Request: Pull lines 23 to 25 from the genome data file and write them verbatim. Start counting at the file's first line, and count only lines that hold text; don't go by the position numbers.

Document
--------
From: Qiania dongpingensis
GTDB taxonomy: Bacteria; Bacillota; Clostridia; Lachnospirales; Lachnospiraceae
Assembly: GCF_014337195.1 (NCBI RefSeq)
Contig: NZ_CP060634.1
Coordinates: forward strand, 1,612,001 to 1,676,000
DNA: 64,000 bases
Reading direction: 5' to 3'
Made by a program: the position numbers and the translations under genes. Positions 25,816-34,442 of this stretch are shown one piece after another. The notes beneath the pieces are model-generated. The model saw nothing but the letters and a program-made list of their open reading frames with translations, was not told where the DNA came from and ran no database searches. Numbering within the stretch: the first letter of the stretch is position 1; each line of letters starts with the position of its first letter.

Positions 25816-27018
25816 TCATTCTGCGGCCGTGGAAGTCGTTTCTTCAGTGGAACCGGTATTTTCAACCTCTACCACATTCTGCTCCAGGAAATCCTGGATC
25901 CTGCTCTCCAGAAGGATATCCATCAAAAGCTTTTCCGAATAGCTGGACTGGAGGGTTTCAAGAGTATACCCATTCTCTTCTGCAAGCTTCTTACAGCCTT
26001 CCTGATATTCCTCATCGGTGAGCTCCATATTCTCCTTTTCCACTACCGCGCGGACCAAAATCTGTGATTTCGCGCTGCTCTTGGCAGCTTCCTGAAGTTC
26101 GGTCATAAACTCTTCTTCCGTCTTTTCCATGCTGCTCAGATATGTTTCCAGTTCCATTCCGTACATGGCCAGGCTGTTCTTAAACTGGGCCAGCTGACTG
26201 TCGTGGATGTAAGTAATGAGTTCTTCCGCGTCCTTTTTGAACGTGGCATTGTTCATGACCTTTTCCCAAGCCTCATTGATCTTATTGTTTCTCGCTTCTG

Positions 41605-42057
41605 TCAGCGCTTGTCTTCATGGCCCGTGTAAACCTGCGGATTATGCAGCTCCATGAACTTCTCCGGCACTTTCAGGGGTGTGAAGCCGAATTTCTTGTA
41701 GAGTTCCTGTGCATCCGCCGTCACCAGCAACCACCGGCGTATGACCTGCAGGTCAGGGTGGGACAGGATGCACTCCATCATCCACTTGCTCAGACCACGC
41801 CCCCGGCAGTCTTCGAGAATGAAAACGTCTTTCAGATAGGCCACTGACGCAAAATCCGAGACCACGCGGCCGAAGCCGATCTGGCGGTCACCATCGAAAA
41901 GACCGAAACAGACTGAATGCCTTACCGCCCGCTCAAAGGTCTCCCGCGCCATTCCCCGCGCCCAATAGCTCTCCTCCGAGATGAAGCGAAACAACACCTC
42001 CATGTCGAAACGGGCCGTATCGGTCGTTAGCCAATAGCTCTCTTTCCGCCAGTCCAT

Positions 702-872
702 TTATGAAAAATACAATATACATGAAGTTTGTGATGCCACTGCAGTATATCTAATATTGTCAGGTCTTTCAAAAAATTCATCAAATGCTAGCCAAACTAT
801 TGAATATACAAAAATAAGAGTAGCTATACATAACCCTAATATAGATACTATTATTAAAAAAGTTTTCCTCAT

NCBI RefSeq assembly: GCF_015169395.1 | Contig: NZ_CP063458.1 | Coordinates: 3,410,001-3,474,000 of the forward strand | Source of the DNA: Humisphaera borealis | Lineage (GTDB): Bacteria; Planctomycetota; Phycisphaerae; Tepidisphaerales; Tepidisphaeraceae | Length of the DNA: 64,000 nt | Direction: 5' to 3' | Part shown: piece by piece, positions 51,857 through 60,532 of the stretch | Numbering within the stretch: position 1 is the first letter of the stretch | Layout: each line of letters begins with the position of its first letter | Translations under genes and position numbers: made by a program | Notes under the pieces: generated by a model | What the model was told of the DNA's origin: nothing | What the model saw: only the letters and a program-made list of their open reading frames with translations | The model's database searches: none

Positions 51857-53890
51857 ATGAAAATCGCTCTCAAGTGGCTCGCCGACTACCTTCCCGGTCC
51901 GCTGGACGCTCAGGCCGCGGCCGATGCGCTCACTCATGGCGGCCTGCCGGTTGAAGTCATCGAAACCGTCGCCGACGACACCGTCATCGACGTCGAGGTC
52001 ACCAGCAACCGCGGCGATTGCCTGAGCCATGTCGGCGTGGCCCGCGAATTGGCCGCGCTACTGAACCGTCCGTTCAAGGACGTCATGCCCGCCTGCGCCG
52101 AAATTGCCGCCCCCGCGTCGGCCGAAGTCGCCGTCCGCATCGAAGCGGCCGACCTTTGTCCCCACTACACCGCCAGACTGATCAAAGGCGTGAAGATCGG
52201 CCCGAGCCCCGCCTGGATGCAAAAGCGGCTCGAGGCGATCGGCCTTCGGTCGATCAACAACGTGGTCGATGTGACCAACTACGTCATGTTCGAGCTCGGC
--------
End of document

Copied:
801 TGAATATACAAAAATAAGAGTAGCTATACATAACCCTAATATAGATACTATTATTAAAAAAGTTTTCCTCAT

NCBI RefSeq assembly: GCF_015169395.1 | Contig: NZ_CP063458.1 | Coordinates: 3,410,001-3,474,000 of the forward strand | Source of the DNA: Humisphaera borealis | Lineage (GTDB): Bacteria; Planctomycetota; Phycisphaerae; Tepidisphaerales; Tepidisphaeraceae | Length of the DNA: 64,000 nt | Direction: 5' to 3' | Part shown: piece by piece, positions 51,857 through 60,532 of the stretch | Numbering within the stretch: position 1 is the first letter of the stretch | Layout: each line of letters begins with the position of its first letter | Translations under genes and position numbers: made by a program | Notes under the pieces: generated by a model | What the model was told of the DNA's origin: nothing | What the model saw: only the letters and a program-made list of their open reading frames with translations | The model's database searches: none

Positions 51857-53890